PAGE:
You're probably familiar with grammatical word classes such as noun, verb, and preposition. These vary between languages – Japanese word classes are somewhat different than those in English, but the differences are not difficult to understand.
This page is just a brief overview of the major word classes in Japanese. Links are provided to pages from the Beginning Lessons covering each class in greater detail.
One preliminary concept you should know about is inflection, which is simply a sound change with a grammatical basis. Inflection of verbs and verb-like classes is called conjugation, and tends to be more involved than inflection of other classes.
For a couple of English examples, "car" becomes "cars" to show that it is plural, and "watch" becomes "watched" to show that it is past tense.
Languages differ in how much they rely on inflection rather than independent words to convey meaning. English has very little inflection compared to other European languages, whereas Japanese has no inflection in its nouns and quite a lot in its verbs and adjectives.
Japanese nouns have no inflection, and the few issues that English speakers may have with them are easy to overcome.
A few points about Japanese nouns were covered in The Structure of a Japanese Sentence.
You can more about nouns and their relatives, the pronouns, in Nouns, Pronouns, and Plurals.
Another group of pronouns and determiners are covered in Demonstratives: the Ko-so-a-do Series.
Japanese counter words will be covered in a future lesson.
Japanese actually has several distinct classes of words equivalent to English adjectives: the i-adjectives, which behave like verbs, the na-adjectives and no-adjectives, which conjugate using the copula, and attributives, which can be used only as noun modifiers.
Despite these complications, adjectives are used in much the same way in Japanese as they are in English: to give properties to nouns.
All four classes are introduced in Japanese Adjectives, which discusses both the modifier and predicate functions of adjectives, and also introduces the negative form.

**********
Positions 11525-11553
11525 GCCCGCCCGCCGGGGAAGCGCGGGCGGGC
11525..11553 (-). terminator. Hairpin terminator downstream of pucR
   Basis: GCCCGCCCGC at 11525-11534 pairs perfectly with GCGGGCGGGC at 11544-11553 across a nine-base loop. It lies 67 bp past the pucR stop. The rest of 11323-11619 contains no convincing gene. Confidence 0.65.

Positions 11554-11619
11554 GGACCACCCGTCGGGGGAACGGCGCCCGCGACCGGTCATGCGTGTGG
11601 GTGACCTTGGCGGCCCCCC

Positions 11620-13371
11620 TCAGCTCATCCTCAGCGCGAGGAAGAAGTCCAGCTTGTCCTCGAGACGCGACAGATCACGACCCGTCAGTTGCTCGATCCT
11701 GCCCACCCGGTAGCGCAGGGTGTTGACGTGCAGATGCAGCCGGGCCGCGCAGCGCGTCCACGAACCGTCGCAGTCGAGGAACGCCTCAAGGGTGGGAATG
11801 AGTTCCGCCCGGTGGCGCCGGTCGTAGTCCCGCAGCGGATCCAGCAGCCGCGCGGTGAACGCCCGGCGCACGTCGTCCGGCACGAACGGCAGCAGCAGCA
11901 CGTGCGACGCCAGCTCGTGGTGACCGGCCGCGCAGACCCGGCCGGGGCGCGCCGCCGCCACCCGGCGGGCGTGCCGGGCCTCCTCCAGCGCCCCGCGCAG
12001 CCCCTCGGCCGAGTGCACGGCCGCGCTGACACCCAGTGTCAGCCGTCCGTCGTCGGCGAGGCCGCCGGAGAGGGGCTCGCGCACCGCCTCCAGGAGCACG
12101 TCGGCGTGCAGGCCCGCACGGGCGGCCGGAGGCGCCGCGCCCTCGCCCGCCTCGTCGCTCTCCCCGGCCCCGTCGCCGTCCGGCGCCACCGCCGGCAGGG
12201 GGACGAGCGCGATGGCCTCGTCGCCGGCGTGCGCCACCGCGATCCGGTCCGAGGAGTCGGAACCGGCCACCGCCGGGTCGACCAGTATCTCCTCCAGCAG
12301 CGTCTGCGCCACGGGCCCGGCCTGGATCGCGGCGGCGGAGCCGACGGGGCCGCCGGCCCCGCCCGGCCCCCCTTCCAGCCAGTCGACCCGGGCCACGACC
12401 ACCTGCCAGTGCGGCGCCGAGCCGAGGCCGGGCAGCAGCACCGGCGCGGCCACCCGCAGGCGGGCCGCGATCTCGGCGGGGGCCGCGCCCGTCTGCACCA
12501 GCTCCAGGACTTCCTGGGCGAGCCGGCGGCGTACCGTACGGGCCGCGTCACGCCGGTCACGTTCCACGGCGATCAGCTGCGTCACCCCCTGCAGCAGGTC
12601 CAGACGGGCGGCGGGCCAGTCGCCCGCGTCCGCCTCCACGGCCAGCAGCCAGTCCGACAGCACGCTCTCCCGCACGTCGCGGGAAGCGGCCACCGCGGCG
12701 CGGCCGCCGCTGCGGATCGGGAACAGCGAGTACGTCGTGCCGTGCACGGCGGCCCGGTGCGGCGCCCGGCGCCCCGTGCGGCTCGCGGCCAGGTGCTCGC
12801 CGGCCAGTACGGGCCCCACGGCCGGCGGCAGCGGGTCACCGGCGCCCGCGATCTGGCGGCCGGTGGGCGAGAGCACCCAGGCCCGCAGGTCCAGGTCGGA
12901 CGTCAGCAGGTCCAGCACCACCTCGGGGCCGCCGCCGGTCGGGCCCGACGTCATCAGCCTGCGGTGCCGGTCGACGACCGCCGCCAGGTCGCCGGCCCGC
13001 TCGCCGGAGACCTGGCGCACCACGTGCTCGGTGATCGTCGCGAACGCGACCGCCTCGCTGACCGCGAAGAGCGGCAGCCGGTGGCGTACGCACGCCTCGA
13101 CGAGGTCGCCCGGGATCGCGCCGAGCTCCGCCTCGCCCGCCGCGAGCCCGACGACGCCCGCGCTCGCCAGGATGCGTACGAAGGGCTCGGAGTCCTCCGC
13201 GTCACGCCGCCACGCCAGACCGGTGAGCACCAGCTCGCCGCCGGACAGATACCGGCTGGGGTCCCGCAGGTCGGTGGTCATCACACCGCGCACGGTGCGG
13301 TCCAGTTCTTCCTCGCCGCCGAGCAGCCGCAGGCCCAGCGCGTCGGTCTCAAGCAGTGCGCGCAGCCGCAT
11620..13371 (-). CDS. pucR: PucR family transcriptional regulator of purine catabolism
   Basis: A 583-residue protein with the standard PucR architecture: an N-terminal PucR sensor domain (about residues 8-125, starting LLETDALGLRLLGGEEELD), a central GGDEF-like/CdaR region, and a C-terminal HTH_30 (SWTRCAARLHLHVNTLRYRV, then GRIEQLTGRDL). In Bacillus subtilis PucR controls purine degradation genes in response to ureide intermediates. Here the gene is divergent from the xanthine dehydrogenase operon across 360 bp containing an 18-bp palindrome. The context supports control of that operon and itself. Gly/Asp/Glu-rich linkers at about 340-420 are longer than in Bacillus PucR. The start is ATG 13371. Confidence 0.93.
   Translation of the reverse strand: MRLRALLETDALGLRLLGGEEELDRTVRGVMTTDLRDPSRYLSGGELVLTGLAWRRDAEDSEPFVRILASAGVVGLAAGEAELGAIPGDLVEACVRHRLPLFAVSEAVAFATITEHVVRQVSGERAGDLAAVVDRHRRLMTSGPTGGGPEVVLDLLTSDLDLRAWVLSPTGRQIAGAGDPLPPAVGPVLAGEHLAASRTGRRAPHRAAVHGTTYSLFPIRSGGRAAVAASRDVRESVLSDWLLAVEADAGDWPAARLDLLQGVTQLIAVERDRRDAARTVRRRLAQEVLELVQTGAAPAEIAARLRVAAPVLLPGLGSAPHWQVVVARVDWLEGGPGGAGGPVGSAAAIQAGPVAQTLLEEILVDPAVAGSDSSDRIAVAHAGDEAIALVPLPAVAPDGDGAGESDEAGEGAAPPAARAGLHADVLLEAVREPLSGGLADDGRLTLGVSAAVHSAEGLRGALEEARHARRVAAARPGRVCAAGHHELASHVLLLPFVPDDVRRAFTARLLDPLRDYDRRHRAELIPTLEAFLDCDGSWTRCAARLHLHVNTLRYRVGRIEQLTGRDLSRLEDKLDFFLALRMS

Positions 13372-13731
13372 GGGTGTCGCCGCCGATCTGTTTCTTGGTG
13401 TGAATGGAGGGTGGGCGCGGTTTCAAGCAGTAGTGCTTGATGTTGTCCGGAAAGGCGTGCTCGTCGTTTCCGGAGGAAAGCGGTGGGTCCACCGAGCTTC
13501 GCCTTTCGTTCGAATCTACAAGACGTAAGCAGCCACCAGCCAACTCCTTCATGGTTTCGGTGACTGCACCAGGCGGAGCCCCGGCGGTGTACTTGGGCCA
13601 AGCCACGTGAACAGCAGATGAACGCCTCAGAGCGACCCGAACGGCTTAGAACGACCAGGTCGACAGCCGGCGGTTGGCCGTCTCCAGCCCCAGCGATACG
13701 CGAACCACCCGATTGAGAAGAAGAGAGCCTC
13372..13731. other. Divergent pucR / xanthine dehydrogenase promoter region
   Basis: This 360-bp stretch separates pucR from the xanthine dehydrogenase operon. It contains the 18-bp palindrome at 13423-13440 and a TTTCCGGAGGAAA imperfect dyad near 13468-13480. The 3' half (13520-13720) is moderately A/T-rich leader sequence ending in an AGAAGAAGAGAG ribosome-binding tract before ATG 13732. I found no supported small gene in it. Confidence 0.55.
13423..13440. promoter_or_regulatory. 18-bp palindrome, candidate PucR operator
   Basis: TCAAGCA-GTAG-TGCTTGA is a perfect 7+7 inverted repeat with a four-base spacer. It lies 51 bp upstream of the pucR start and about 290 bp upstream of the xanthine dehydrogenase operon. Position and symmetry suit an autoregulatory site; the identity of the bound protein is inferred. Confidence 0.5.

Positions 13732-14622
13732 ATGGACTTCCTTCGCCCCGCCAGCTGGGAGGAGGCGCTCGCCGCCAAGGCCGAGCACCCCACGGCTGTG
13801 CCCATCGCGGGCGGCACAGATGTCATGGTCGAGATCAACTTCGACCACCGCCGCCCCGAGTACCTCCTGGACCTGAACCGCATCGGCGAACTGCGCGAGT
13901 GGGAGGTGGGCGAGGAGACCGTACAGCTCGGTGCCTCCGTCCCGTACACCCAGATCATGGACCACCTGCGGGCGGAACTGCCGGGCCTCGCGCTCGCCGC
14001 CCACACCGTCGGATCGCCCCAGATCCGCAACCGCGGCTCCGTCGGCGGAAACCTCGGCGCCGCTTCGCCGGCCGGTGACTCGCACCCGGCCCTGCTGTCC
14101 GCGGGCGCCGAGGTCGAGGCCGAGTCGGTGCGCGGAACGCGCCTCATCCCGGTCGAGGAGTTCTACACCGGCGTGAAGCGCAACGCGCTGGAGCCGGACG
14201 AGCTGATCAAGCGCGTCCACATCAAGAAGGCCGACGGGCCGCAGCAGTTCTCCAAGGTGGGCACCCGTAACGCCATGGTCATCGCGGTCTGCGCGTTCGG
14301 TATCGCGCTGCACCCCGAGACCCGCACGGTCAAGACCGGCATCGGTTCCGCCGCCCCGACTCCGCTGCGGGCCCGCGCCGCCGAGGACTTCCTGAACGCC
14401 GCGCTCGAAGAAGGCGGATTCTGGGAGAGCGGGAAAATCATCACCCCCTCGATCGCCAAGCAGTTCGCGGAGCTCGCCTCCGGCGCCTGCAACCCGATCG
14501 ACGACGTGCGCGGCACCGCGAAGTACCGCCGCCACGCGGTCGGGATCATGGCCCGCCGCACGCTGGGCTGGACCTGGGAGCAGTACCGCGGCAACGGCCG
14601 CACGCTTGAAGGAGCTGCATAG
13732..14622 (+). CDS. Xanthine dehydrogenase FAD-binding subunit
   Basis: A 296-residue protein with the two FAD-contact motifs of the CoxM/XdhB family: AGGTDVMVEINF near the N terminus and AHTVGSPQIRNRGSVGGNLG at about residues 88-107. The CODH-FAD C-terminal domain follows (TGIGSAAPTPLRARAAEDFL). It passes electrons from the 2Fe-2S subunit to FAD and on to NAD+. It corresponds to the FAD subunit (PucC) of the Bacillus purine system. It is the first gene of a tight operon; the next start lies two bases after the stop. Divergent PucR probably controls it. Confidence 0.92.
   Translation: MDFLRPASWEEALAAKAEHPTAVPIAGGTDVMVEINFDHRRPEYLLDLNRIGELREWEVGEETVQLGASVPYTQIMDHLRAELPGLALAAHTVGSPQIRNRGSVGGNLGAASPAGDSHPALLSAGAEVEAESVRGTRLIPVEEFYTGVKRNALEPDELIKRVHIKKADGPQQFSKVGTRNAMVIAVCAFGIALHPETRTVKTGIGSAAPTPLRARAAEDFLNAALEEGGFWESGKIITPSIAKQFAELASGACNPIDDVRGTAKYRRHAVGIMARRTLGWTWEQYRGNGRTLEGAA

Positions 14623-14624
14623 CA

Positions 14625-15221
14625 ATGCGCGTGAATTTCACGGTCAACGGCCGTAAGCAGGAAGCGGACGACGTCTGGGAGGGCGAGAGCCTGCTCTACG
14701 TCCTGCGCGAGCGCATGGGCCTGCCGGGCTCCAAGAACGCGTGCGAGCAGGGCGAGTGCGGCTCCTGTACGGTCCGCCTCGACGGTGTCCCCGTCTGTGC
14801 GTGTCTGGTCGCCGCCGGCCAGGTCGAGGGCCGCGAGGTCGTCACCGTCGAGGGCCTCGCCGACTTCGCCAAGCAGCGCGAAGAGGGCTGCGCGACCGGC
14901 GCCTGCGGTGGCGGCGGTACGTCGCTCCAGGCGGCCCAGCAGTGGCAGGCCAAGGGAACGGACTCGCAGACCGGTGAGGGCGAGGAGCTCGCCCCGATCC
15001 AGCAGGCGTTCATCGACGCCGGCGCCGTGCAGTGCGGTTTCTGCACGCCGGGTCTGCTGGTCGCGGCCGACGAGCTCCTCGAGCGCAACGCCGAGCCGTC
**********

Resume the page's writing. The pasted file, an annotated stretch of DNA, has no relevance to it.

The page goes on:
Adjective conjugation will be discussed in more detail in a future lesson.
Japanese verb conjugation is much more extensive than in English, although in a way that is somewhat less complicated than European languages such as Spanish and French – none of this "indicative" and "subjunctive" nonsense, and no need to worry about "agreement" with gender and number either.
Almost all Japanese verbs fall into one of two regular conjugation schemes. There are also two notable irregular verbs in modern Japanese: suru "to do" and kuru "to come". You heard it: two. (You may sing your praises now.)
The way Japanese verbs are used in terms of word order was covered in The Structure of a Japanese Sentence.
The Japanese Copula is covered in The Copula "Desu".
Verbs and verb conjugation are introduced in Japanese Verbs and Conjugation.
Particles were introduced in The Structure of a Japanese Sentence, where we talked about the subject and object markers "ga" and "o". This group of particles are the case marking particles, the Japanese way of marking grammatical function, English has case marking only in pronouns: this is the difference between "I" and "me", "we" and "us", "he" and "him", and so on.
Most other Japanese particles work as postpositions, analogous to English prepositions. So the Japanese equivalents of in, at, of, to, from, and with all follow the nouns they are attached to. Other particles cover the functions of English conjunctions. Some particles, like に "ni" and で "de" have multiple uses. The are also compound particles, which may also include a normal noun as one of their parts (ex. ～のうえに/no ue ni "above"). There are a couple dozen very common particles that you will learn early on as you study Japanese.
Japanese also has adverbs, conjunctions and interjections, but there isn't much to say about these classes, so they will simply be explained as they come up in the lessons.